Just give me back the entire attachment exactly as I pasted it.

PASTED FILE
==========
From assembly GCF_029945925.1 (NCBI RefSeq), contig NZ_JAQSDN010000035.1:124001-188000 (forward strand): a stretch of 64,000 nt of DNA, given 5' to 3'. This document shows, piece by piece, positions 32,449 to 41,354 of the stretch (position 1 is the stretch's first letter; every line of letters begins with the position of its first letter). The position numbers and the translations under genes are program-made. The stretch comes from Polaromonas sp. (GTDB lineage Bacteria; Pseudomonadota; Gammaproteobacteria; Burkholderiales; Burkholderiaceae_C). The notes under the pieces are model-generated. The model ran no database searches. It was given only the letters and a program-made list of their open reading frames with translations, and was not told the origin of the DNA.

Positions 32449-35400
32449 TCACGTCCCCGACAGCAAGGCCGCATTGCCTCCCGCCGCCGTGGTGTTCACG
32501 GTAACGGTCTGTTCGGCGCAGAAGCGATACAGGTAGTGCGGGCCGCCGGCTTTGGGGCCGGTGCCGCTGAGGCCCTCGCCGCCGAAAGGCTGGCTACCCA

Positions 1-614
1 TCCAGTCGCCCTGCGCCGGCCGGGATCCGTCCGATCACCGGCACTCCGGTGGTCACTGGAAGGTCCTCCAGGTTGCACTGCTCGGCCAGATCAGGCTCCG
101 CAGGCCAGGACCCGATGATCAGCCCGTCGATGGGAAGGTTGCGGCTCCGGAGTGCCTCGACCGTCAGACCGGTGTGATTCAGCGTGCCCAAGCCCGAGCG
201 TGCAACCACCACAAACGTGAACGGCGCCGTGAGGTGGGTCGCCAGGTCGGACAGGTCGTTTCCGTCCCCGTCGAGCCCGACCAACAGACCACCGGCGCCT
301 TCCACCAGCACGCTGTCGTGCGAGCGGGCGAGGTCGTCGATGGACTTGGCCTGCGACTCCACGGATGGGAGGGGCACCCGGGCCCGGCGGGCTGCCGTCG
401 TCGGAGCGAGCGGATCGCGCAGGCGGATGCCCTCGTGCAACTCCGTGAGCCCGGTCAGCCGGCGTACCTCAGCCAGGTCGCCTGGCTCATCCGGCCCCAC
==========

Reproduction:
From assembly GCF_029945925.1 (NCBI RefSeq), contig NZ_JAQSDN010000035.1:124001-188000 (forward strand): a stretch of 64,000 nt of DNA, given 5' to 3'. This document shows, piece by piece, positions 32,449 to 41,354 of the stretch (position 1 is the stretch's first letter; every line of letters begins with the position of its first letter). The position numbers and the translations under genes are program-made. The stretch comes from Polaromonas sp. (GTDB lineage Bacteria; Pseudomonadota; Gammaproteobacteria; Burkholderiales; Burkholderiaceae_C). The notes under the pieces are model-generated. The model ran no database searches. It was given only the letters and a program-made list of their open reading frames with translations, and was not told the origin of the DNA.

Positions 32449-35400
32449 TCACGTCCCCGACAGCAAGGCCGCATTGCCTCCCGCCGCCGTGGTGTTCACG
32501 GTAACGGTCTGTTCGGCGCAGAAGCGATACAGGTAGTGCGGGCCGCCGGCTTTGGGGCCGGTGCCGCTGAGGCCCTCGCCGCCGAAAGGCTGGCTACCCA

Positions 1-614
1 TCCAGTCGCCCTGCGCCGGCCGGGATCCGTCCGATCACCGGCACTCCGGTGGTCACTGGAAGGTCCTCCAGGTTGCACTGCTCGGCCAGATCAGGCTCCG
101 CAGGCCAGGACCCGATGATCAGCCCGTCGATGGGAAGGTTGCGGCTCCGGAGTGCCTCGACCGTCAGACCGGTGTGATTCAGCGTGCCCAAGCCCGAGCG
201 TGCAACCACCACAAACGTGAACGGCGCCGTGAGGTGGGTCGCCAGGTCGGACAGGTCGTTTCCGTCCCCGTCGAGCCCGACCAACAGACCACCGGCGCCT
301 TCCACCAGCACGCTGTCGTGCGAGCGGGCGAGGTCGTCGATGGACTTGGCCTGCGACTCCACGGATGGGAGGGGCACCCGGGCCCGGCGGGCTGCCGTCG
401 TCGGAGCGAGCGGATCGCGCAGGCGGATGCCCTCGTGCAACTCCGTGAGCCCGGTCAGCCGGCGTACCTCAGCCAGGTCGCCTGGCTCATCCGGCCCCAC